Report: Tech Companies Are Spying on Children Through Devices and Software Used in Classroom
By Richard Chang 04/17/17
according to a new report from the nonprofit Electronic Frontier Foundation (EFF), “Spying on Students: School-Issued Devices and Student Privacy”
shows that state and federal laws, as well as industry self-regulation, have failed to keep up with a growing education technology industry.
One-third of all K–12 students in the United States use school-issued devices running software and apps that collect far more information on kids than is necessary.
Resource-poor school districts can receive these tools at deeply discounted prices or for free, as tech companies seek a slice of the $8 billion ed tech industry. But there’s a real, devastating cost — the tracking, cataloging and exploitation of data about children as young as 5 years old.
Our report shows that the surveillance culture begins in grade school, which threatens to normalize the next generation to a digital world in which users hand over data without question in return for free services
EFF surveyed more than 1,000 stakeholders across the country, including students, parents, teachers and school administrators, and reviewed 152 ed tech privacy policies.
“Spying on Students” provides comprehensive recommendations for parents, teachers, school administrators and tech companies to improve the protection of student privacy. Asking the right questions, negotiating for contracts that limit or ban data collection, offering families the right to opt out, and making digital literacy and privacy part of the school curriculum are just a few of the 70-plus recommendations for protecting student privacy contained in the report.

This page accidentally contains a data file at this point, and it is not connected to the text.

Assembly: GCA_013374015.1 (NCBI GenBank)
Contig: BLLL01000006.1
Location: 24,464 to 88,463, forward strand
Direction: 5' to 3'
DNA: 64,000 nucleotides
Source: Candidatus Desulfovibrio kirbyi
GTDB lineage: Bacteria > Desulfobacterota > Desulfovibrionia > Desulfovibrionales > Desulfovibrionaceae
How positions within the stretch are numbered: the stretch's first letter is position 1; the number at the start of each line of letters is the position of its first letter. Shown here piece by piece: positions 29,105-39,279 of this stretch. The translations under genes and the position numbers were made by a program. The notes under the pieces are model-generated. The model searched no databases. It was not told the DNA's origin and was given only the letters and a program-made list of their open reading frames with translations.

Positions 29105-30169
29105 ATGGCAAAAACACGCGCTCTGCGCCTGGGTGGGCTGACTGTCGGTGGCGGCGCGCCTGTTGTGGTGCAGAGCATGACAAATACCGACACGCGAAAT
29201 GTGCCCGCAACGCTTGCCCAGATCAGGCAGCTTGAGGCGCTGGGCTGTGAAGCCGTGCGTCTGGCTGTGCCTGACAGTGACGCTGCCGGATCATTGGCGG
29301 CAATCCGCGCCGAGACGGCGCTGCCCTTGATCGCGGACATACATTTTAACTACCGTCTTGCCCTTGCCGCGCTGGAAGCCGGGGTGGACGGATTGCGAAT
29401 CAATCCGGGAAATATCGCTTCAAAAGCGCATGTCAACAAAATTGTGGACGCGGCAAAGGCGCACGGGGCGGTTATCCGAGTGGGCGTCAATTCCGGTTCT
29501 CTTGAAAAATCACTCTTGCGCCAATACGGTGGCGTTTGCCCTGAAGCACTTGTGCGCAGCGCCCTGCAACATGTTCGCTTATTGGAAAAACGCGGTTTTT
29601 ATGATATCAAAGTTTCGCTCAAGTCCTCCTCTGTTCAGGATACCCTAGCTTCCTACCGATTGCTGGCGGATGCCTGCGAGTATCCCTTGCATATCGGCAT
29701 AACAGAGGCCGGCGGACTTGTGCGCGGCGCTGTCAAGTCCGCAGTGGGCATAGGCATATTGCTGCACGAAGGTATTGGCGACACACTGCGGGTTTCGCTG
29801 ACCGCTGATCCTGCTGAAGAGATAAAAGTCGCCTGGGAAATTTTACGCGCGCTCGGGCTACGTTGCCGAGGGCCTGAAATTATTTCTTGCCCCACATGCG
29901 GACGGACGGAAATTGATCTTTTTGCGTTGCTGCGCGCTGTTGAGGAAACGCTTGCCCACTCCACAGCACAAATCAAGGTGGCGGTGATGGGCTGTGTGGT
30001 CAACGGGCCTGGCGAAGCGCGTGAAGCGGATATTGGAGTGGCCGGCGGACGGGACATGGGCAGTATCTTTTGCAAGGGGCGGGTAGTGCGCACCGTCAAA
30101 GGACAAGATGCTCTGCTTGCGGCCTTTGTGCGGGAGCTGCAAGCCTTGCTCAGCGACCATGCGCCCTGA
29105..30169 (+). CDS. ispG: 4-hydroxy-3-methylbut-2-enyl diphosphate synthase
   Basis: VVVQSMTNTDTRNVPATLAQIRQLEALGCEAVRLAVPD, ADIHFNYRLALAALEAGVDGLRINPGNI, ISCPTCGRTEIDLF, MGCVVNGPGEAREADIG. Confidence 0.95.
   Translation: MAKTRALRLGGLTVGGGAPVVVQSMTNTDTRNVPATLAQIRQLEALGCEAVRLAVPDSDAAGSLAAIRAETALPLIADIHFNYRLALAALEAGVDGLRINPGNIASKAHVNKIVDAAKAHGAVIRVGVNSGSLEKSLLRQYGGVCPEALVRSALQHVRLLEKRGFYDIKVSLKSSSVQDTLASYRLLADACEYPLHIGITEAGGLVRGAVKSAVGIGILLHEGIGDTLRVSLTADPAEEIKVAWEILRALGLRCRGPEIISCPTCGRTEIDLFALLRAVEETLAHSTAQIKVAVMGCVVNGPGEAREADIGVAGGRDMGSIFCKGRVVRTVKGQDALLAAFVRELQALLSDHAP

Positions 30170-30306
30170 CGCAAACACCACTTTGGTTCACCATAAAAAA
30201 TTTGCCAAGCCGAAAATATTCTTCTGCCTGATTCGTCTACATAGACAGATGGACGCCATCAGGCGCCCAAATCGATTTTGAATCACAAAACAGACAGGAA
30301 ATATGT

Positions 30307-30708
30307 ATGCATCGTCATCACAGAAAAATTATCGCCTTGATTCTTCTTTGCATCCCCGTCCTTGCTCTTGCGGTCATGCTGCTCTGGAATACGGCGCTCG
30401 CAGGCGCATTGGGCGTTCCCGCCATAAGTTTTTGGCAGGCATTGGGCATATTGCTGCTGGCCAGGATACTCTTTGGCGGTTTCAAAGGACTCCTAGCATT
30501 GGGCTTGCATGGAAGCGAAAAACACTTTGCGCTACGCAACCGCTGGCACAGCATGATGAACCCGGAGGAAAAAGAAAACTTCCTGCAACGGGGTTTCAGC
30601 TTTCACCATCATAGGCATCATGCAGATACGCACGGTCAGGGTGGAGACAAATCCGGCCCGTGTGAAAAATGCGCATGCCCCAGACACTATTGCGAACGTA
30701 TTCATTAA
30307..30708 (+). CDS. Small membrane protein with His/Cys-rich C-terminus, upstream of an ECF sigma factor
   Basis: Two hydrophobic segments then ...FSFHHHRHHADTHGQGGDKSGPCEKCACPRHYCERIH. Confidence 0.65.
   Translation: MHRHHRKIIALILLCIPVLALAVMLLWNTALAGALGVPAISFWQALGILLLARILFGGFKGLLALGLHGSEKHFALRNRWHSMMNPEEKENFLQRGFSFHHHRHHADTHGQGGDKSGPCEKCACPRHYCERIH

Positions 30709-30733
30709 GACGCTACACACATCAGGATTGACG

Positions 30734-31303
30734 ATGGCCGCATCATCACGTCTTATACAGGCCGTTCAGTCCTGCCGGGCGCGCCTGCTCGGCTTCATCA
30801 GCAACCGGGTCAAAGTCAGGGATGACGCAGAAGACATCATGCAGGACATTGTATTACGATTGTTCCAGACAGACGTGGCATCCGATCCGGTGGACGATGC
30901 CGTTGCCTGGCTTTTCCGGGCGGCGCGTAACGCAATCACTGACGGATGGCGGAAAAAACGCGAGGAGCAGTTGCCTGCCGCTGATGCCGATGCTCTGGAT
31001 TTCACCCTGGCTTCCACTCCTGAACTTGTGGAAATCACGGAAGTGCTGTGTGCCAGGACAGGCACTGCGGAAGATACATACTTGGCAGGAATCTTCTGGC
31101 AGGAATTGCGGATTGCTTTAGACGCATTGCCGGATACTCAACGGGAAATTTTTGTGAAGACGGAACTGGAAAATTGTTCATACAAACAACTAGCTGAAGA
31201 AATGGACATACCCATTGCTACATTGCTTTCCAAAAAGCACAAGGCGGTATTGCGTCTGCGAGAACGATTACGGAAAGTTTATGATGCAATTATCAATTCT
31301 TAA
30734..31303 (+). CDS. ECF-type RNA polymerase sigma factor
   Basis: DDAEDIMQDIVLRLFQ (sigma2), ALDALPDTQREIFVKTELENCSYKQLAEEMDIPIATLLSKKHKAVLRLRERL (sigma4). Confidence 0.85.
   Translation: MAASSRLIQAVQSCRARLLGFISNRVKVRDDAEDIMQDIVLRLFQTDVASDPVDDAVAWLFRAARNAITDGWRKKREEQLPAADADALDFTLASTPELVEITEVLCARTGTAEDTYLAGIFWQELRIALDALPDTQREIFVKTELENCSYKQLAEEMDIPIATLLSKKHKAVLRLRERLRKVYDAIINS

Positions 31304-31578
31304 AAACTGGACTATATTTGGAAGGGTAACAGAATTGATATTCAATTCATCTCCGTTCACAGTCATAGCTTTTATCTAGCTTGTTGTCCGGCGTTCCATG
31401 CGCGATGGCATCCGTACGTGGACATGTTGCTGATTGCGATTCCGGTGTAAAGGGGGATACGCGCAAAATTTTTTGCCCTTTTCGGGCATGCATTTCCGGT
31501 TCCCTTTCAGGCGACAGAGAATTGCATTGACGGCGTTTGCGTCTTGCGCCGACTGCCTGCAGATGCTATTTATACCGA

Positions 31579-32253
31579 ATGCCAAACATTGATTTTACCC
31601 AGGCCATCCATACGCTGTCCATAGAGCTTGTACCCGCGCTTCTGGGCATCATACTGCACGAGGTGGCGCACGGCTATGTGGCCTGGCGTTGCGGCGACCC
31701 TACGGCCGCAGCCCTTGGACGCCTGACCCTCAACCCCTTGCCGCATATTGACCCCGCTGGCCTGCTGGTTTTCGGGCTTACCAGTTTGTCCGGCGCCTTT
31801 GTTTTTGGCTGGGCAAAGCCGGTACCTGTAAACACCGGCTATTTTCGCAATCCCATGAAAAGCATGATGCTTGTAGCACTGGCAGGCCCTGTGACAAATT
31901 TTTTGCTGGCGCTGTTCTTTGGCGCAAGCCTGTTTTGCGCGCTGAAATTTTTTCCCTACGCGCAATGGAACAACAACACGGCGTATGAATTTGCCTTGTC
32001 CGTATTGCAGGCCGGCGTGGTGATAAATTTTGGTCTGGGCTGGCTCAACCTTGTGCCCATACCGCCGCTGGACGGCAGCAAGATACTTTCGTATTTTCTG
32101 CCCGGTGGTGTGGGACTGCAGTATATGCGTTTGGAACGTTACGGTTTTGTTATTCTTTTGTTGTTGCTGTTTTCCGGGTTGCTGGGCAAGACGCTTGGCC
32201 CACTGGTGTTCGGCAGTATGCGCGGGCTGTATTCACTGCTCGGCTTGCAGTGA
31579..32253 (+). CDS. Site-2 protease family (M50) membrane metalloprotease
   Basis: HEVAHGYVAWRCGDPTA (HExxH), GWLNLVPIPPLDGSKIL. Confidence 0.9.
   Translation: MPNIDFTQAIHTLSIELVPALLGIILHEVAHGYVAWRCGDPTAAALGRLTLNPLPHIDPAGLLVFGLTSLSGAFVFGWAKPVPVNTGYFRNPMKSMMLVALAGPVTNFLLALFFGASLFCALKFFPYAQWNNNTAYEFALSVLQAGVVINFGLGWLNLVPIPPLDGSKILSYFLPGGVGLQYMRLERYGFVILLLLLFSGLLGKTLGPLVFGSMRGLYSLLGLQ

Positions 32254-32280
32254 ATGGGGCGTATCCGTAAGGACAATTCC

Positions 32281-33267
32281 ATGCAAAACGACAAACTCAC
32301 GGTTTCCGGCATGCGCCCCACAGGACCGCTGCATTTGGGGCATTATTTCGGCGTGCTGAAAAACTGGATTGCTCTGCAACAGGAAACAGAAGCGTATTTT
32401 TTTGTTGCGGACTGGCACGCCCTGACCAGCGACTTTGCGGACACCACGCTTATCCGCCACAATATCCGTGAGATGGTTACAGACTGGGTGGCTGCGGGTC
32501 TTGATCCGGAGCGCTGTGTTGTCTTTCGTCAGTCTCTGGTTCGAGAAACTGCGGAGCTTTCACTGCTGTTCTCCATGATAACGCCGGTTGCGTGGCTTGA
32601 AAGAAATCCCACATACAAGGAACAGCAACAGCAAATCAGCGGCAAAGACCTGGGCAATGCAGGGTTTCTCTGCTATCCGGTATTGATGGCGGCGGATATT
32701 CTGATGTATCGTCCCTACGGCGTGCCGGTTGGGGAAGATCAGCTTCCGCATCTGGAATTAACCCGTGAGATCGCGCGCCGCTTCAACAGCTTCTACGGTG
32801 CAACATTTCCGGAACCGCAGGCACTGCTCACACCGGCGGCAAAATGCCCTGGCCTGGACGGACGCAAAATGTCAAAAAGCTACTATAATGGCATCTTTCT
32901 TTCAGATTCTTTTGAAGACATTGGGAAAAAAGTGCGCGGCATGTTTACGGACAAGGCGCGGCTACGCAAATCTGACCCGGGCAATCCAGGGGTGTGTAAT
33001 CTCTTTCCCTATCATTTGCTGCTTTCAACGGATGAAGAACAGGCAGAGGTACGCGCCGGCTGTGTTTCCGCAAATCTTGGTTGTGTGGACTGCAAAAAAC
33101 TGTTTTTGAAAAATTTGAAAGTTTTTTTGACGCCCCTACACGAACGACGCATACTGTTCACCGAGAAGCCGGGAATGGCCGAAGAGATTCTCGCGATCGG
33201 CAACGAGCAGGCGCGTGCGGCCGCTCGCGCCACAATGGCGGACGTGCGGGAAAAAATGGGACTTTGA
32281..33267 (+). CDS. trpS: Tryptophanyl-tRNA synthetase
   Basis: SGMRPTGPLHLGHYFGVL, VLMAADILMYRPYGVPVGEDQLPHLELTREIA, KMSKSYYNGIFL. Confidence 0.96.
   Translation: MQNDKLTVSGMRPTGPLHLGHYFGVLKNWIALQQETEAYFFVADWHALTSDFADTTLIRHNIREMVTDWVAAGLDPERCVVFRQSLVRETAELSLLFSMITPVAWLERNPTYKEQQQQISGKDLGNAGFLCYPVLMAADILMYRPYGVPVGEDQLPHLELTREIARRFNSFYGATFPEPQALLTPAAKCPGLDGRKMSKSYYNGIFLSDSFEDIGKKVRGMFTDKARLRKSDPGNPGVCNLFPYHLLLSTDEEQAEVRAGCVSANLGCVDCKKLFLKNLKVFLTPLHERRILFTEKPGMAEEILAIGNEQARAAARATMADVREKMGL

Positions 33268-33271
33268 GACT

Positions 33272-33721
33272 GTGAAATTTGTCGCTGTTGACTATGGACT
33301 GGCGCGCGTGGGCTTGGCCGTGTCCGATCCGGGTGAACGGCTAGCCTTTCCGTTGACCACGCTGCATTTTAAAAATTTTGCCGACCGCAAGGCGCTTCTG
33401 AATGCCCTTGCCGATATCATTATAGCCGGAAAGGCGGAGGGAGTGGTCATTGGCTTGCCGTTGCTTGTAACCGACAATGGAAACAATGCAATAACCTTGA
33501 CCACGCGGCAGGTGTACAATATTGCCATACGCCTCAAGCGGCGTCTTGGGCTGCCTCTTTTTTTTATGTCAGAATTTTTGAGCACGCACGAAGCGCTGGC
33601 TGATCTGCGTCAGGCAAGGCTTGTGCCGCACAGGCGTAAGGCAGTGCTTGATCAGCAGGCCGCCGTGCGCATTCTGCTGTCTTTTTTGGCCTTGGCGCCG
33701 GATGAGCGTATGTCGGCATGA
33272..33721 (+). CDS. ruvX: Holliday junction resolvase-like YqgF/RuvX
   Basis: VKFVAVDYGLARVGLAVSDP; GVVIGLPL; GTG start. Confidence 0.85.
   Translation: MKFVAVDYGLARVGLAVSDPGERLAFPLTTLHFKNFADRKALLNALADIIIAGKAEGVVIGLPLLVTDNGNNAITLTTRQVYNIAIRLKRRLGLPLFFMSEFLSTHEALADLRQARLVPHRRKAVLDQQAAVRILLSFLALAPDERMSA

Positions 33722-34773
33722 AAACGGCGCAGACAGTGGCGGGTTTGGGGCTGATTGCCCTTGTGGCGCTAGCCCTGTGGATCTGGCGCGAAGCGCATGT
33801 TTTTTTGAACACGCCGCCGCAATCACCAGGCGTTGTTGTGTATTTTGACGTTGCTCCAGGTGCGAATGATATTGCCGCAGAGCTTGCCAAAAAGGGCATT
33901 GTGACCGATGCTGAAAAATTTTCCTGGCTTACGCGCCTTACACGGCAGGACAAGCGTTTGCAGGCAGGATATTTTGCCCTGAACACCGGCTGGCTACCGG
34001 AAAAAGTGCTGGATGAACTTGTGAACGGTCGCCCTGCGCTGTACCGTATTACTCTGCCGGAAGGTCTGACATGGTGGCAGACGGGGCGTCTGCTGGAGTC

more on students and privacy
Statement by the Association of Pennsylvania State College and University Faculties
APSCUF is proud to be a founding member of the Campaign for the Future of Higher Education.
Posted by Association of Pennsylvania State College and University Faculties on Monday, January 30, 2017
more on higher ed admin in this blog:
In world first, Denmark to name a ‘digital ambassador’
27 January 2017 http://www.thelocal.dk/20170127/in-world-first-denmark-to-name-a-digital-ambassador
Saying that tech giants like Google and Apple now have more influence than many countries, Denmark will become the first nation in the world to appoint a so-called digital ambassador.
Denmark has already reaped the benefits of coordinated lobbying efforts aimed at the world’s largest tech companies. Just last week, Facebook announced plans to build a new data centre in Odense. The Foreign Ministry said the Facebook deal was the result of three years of behind-the-scenes work.
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Report: Digital Natives ‘Easily Duped’ by Information Online
By Sri Ravipati 12/07/16
Researchers at the Stanford Graduate School of Education assessed middle, high school and college students on the their civic online reasoning skills, or “the ability to judge the credibility of information that floods young people’s smartphones, tablets and computers.”